Scientists Spot A Mysterious Mineral Inside A Diamond

Scientists Spot A Mysterious Mineral Inside A Diamond
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Scientists have discovered calcium silicate perovskite, for the first time, at Earth’s surface. The fourth most abundant mineral on our planet was found in a diamond. According to the scientists, it is hard to keep the mysterious mineral stable at Earth’s surface.

“Nobody has ever managed to keep this mineral stable at Earth’s surface,” Graham Pearson, from the University of Alberta’s Department of Earth and Atmospheric Sciences and Canada Excellence Research Chair Laureate said in a statement. He added that the mysterious mineral is found 435 miles deep in the Earth’s mantle.

“The only possible way of preserving this mineral at the Earth’s surface is when it’s trapped in an unyielding container like a diamond,” he explained. “Based on our findings, there could be as much as zetta tonnes (1021) of this perovskite in deep Earth.”

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However, Pearson and associates from the University of British Columbia discovered that the calcium silicate perovskite found within a diamond, was mined about half a mile beneath Earth’s surface. It was found at South Africa’s Cullinan Mine, best known for where two of the largest diamonds in the British Crown Jewels were mined from. Pearson explained that the diamonds found in that mine, aside from its commercial value, have a vast scientific value, as they give a lot of information regarding the deepest parts of the Earth, including its core.

“A notable exception is the high-pressure perovskite-structured polymorph of calcium silicate (CaSiO3). This mineral—expected to be the fourth most abundant in the Earth—has not previously been found in nature,” researchers wrote in their study.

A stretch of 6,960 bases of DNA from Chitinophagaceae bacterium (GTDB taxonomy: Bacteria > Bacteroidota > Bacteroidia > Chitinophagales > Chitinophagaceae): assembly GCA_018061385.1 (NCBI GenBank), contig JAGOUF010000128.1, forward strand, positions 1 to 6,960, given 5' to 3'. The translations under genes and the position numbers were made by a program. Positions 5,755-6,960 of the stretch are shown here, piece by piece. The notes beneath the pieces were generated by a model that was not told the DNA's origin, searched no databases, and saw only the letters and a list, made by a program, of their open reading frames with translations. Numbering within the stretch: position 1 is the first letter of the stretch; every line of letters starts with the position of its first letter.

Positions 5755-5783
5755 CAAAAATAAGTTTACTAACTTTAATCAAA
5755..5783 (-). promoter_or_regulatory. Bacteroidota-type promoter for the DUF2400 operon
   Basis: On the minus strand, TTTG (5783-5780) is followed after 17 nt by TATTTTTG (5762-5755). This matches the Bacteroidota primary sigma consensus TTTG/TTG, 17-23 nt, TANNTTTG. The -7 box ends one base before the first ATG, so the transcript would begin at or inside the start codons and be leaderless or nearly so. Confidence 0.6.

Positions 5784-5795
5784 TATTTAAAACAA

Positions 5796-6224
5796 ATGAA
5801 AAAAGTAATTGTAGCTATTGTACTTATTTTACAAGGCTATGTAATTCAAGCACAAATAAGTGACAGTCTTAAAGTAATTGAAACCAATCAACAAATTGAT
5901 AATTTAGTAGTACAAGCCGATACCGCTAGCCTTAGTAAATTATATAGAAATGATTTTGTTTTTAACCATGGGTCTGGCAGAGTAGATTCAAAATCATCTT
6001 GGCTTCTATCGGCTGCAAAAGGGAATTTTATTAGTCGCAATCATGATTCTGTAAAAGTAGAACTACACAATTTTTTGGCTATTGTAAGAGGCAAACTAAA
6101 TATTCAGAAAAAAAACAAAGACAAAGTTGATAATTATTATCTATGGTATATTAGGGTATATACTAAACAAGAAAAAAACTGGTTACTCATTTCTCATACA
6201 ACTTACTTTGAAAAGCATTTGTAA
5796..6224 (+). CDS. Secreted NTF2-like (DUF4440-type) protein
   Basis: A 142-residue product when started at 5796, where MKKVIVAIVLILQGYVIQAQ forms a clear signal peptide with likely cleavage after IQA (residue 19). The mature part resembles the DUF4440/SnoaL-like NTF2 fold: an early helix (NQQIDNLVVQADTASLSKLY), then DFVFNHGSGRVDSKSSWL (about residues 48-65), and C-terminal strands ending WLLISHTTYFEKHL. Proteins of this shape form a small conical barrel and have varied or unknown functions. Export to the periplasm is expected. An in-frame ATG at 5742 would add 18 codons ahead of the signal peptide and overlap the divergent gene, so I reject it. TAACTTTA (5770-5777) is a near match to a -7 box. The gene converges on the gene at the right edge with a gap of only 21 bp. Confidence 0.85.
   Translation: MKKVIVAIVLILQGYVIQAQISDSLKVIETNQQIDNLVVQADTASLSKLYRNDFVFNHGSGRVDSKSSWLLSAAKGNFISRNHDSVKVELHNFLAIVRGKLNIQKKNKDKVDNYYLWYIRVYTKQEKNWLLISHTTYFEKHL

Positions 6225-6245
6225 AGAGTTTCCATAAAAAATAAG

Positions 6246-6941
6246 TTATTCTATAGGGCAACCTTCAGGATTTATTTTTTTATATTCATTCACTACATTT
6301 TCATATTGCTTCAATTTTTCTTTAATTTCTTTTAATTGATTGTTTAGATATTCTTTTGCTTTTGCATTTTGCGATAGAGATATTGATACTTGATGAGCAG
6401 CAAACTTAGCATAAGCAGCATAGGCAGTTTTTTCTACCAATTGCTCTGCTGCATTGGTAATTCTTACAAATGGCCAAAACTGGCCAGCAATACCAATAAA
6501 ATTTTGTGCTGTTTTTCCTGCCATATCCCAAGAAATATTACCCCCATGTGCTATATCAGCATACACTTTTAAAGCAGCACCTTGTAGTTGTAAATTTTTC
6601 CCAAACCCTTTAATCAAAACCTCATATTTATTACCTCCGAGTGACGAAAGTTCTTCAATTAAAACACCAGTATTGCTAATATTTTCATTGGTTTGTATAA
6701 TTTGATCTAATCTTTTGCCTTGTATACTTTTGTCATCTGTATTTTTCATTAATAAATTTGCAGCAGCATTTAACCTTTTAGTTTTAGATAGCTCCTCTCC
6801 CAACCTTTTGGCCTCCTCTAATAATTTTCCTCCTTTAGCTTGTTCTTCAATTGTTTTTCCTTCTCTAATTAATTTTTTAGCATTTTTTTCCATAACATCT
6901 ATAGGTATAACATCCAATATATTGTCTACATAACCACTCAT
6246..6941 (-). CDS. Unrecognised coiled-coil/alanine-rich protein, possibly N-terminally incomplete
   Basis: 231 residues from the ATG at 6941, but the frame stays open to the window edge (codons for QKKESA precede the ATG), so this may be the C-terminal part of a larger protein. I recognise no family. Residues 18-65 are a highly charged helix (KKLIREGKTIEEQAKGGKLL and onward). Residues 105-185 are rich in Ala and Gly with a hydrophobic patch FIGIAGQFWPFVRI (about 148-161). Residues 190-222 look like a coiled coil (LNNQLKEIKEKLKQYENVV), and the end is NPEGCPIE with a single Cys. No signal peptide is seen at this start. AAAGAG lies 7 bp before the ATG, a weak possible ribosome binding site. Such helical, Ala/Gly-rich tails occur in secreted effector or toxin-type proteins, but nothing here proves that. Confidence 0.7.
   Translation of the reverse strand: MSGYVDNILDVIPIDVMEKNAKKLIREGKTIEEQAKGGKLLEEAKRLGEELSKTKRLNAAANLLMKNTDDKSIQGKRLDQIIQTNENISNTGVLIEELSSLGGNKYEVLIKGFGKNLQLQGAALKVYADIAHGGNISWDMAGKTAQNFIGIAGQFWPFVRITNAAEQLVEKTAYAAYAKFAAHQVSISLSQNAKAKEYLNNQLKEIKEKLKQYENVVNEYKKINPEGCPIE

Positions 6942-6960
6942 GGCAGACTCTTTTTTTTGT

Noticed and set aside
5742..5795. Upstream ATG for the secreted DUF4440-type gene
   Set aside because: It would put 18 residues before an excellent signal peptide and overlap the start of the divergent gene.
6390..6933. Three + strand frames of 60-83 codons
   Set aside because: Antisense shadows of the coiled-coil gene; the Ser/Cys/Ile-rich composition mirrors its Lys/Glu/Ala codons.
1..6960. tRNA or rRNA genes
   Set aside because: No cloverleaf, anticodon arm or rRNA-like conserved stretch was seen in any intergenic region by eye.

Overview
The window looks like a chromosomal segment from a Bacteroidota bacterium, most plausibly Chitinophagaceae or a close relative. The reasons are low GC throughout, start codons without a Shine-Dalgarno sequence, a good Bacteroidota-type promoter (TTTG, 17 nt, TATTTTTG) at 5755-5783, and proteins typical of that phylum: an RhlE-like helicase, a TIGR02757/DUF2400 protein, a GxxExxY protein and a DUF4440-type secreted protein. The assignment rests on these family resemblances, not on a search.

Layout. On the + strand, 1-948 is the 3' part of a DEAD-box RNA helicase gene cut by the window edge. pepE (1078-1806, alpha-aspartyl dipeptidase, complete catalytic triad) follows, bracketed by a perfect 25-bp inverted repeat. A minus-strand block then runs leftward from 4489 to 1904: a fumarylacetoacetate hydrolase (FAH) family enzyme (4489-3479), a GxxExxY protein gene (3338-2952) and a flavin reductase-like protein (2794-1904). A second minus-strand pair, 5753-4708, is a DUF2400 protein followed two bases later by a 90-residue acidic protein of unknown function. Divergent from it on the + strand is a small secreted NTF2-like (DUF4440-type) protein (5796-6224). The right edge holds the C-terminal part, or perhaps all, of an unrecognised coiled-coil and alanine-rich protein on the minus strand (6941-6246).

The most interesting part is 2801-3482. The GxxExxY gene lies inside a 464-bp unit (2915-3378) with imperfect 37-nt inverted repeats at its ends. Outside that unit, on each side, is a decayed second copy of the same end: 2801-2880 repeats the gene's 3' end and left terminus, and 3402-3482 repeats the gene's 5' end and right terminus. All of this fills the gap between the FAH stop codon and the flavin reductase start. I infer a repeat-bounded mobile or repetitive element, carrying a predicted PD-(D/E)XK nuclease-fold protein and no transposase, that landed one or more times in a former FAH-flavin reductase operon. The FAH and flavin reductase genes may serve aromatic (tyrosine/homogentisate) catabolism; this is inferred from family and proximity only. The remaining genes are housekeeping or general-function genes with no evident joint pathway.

According to the scientists the diamond containing the mysterious mineral would be capable of sustaining more than 24 billion pascals of pressure, equivalent to 240,000 atmospheres. Most diamonds are formed at 95 to 125 miles deep, while the diamond in question was found 435 miles below Earth’s surface.

“Diamonds are really unique ways of seeing what’s in the Earth,” said Pearson. “And the specific composition of the perovskite inclusion in this particular diamond very clearly indicates the recycling of oceanic crust into Earth’s lower mantle. It provides fundamental proof of what happens to the fate of oceanic plates as they descend into the depths of the Earth.”

“And it’s a nice illustration of how science works. That you build on theoretical predictions in this case from seismology and that once in a while you’re able to make a clinching observation that really proves that the theory works,” said Pearson.

According to the statement, Pearson is one of the best diamond researchers in the world, as he was behind the vast 2014 discovery of ringwoodite, which is Earth’s fifth most abundant mineral. It was found in a diamond that suggested evidence of a huge reservoir of water in silicate rocks in Earth’s mantle.

He also collaborated with an international team of researchers on many projects including one of the best X-ray crystallographers in the world.

The research titled “CaSiO3 perovskite in diamond indicates the recycling of oceanic crust into the lower mantle,” appears in the journal Nature on March 8.

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